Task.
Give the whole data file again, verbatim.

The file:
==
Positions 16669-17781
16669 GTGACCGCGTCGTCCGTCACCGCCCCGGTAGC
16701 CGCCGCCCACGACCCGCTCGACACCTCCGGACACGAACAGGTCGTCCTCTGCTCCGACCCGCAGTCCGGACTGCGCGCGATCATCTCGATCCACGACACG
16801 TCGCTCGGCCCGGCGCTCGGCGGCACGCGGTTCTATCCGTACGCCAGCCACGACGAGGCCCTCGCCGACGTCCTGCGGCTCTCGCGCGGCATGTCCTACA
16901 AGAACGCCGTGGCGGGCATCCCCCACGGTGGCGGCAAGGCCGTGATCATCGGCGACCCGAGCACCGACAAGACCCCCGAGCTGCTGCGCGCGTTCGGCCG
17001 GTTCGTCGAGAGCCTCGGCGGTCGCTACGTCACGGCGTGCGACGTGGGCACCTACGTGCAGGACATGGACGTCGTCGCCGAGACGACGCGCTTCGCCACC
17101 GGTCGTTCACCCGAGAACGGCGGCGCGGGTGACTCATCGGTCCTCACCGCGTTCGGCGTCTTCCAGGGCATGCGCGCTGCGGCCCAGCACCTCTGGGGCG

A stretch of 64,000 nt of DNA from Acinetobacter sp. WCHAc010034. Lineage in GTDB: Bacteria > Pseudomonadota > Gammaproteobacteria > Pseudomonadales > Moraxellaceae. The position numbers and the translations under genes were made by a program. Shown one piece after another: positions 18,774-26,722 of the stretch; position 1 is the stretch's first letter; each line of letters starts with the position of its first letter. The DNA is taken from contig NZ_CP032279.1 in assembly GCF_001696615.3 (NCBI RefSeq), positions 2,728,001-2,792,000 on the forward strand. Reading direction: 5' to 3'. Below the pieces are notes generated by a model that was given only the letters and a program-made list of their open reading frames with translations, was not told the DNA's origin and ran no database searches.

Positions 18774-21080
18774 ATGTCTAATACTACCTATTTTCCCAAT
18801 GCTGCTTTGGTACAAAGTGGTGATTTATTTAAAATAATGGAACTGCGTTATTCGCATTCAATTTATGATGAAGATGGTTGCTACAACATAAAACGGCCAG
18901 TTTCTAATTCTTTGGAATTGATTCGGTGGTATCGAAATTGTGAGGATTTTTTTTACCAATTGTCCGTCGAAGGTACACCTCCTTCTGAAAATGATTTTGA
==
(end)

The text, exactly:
Positions 16669-17781
16669 GTGACCGCGTCGTCCGTCACCGCCCCGGTAGC
16701 CGCCGCCCACGACCCGCTCGACACCTCCGGACACGAACAGGTCGTCCTCTGCTCCGACCCGCAGTCCGGACTGCGCGCGATCATCTCGATCCACGACACG
16801 TCGCTCGGCCCGGCGCTCGGCGGCACGCGGTTCTATCCGTACGCCAGCCACGACGAGGCCCTCGCCGACGTCCTGCGGCTCTCGCGCGGCATGTCCTACA
16901 AGAACGCCGTGGCGGGCATCCCCCACGGTGGCGGCAAGGCCGTGATCATCGGCGACCCGAGCACCGACAAGACCCCCGAGCTGCTGCGCGCGTTCGGCCG
17001 GTTCGTCGAGAGCCTCGGCGGTCGCTACGTCACGGCGTGCGACGTGGGCACCTACGTGCAGGACATGGACGTCGTCGCCGAGACGACGCGCTTCGCCACC
17101 GGTCGTTCACCCGAGAACGGCGGCGCGGGTGACTCATCGGTCCTCACCGCGTTCGGCGTCTTCCAGGGCATGCGCGCTGCGGCCCAGCACCTCTGGGGCG

A stretch of 64,000 nt of DNA from Acinetobacter sp. WCHAc010034. Lineage in GTDB: Bacteria > Pseudomonadota > Gammaproteobacteria > Pseudomonadales > Moraxellaceae. The position numbers and the translations under genes were made by a program. Shown one piece after another: positions 18,774-26,722 of the stretch; position 1 is the stretch's first letter; each line of letters starts with the position of its first letter. The DNA is taken from contig NZ_CP032279.1 in assembly GCF_001696615.3 (NCBI RefSeq), positions 2,728,001-2,792,000 on the forward strand. Reading direction: 5' to 3'. Below the pieces are notes generated by a model that was given only the letters and a program-made list of their open reading frames with translations, was not told the DNA's origin and ran no database searches.

Positions 18774-21080
18774 ATGTCTAATACTACCTATTTTCCCAAT
18801 GCTGCTTTGGTACAAAGTGGTGATTTATTTAAAATAATGGAACTGCGTTATTCGCATTCAATTTATGATGAAGATGGTTGCTACAACATAAAACGGCCAG
18901 TTTCTAATTCTTTGGAATTGATTCGGTGGTATCGAAATTGTGAGGATTTTTTTTACCAATTGTCCGTCGAAGGTACACCTCCTTCTGAAAATGATTTTGA